Still, at the beginning of November I had the opportunity to be the only Lutheran church leader to be present at a high level meeting of religious leaders at the European Commission organized by commission vice-president, Frans Timmermans, and first vice-president of the European Parliament, Mairead McGuiness, where the theme was European values and co-operation between the European Union administration and the EU member states, their churches and faith communities in the light of Article 16c of the Lisbon Treaty. At the meeting, religious education and its importance for European member states especially in order to avoid populism and extreme fundamentalism as well as the eradication of religious illiteracy was under discussion as a separate issue. Here Estonia stood out in terms of its lack of organized religious teaching, especially when during the last school year, 2016/2017, out of 543 schools for general education only 73 had religious education/education about religions in their curricula, which in comparison with other European Union member states is an unbelievably low indicator. PISA tests unfortunately do not measure religious literacy which means in terms of statistics there are no figures showing. Unfortunately, this literacy, or more to the point illiteracy becomes evident on the level of the inability of people to relate to one another, especially when people come in contact with representatives of other religions and cultures. This is occurring more and more. During the past year discussions have taken place within the Ministry of Education and Sciences which give hope; that perhaps in this area there will occur a change of direction, to that which the rest of Europe has taken long ago.

The Uninfluential TOP 50       

This past week has been a time when the mainline media has presented a list of the TOP 100 most influential people in Estonia introducing, grading and reviewing them. Hardly has anyone purposely set themselves onto this table, therefore no one is themselves at fault or an accomplice in this fate. To me this table in parts seemed quite grotesque. Keeping in mind the local elections that have just occurred and the upcoming parliamentary elections next year, we should rather put together another list in the interests of all political parties and members of parliament – the list of Estonia’s uninfluential TOP 100. We should do so, in order not to lose focus on those problems and sore spots in society, especially where the influential should intervene on behalf of the uninfluential, their interests and in their defence. With haste I put together a TOP 50 list in a random order, which means the most uninfluential uninfluential is not first on the list and the most influential uninfluential is not last. All of the TOP 50 I have listed are on a fairly equal level in society. This is not a complete list; however it is relevant to today:

  1. Those in debt who have lost their homes;
  2. The forced tenants;
  3. Women who are raped and who regularly experience other forms of domestic violence from those close to them at home;
  4. Patients who have to wait in inhumane long waiting lists in order to receive medical treatment and operations;
  5. Family doctors, builders, bus- and taxi drivers who travel back and forth between Finland and Estonia;
  6. Large families;
  7. Men who have not seen their children in years following a divorce;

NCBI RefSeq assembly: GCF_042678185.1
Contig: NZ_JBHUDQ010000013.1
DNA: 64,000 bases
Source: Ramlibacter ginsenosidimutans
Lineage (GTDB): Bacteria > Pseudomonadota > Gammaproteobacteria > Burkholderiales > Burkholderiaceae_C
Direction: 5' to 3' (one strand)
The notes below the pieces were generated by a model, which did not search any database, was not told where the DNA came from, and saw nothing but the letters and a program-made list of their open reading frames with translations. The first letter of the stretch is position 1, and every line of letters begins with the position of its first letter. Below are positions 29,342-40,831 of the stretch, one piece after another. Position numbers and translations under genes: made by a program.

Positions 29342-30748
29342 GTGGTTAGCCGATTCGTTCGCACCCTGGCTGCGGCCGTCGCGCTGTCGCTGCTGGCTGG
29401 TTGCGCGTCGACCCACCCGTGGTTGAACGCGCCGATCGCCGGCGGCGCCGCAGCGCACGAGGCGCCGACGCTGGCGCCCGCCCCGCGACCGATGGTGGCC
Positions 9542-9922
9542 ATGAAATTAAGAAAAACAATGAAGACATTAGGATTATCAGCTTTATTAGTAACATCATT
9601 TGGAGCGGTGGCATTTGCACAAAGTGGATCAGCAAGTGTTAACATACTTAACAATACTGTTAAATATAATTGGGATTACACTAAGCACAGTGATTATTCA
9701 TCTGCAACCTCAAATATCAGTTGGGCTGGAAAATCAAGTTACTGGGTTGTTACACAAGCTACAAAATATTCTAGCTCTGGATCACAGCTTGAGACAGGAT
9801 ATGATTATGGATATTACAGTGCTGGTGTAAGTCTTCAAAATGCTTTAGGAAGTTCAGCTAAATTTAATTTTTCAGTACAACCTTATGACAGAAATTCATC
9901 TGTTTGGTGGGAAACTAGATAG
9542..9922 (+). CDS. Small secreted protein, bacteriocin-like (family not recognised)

8. Those early teens who remain in Estonia to look after their younger sisters and brothers, while their parents have gone away to Finland to work;
  9. Small farmers who give up in the face of major producers:
  10. Alcoholics and their families;
  11. Drug addicts and their relatives;
  12. The homeless and their comrades;
  13. Those addicted to gambling and those near to them;
  14. Women who are forced to sell their bodies in order to feed their children;
  15. Young girls who have been lured into the network of human trafficking and are victimized by pimps;
  16. Shopaholics;
  17. Those from the generation born free who have drowned in the depths of the cyberworld and are unable to sustain real relationships.
  18. The ill whose treatment medical insurance does not cover;
  19. The elderly who are forced under house arrest and whose pension is squandered by children and grandchildren;
  20. Children and youth without the care of parents left on the streets and hanging out aimlessly in shopping centres.
  21. People with no relatives who are buried in unnamed graves;
  22. The elderly who have been left alone in empty villages, who have an ID-card, but without a bank automat, pharmacy, post office or stores in the vicinity;
  23. Highly educated unemployed specialists;
  24. Elementary and basic-school children raised by single parents, who are fast growing and in need of healthy meals;
  25. Pensioners who are dependent on medication and supportive care;
  26. Parents or a single parent raising children with severe handicaps and who require constant support;
  27. Indifferent and callous officials and bureaucrats;
  28. Employable persons who have been isolated into loneliness because of a disability;
  29. Elderly pensioners who only know their mother-tongue;
  30. Unwitting owners who have fallen victim to squatters;
  31. Children who are self-blaming and have become tools for revenge and blackmail after parents have divorced;
  32. Ex-convicts who have had a long incarceration and have no relatives;
  33. Abused women who have fled home together with children;
  34. Victims of paedophiles, and wives and children of paedophiles who are unaware of their horrible misdeeds;
  35. Bankrupt entrepreneurs;
  36. Politicians who have fallen from on high;
  37. Volunteer choral and dance directors who train thousands of singers and dancers for the big festivals and  give their all for Estonia’s image and identity;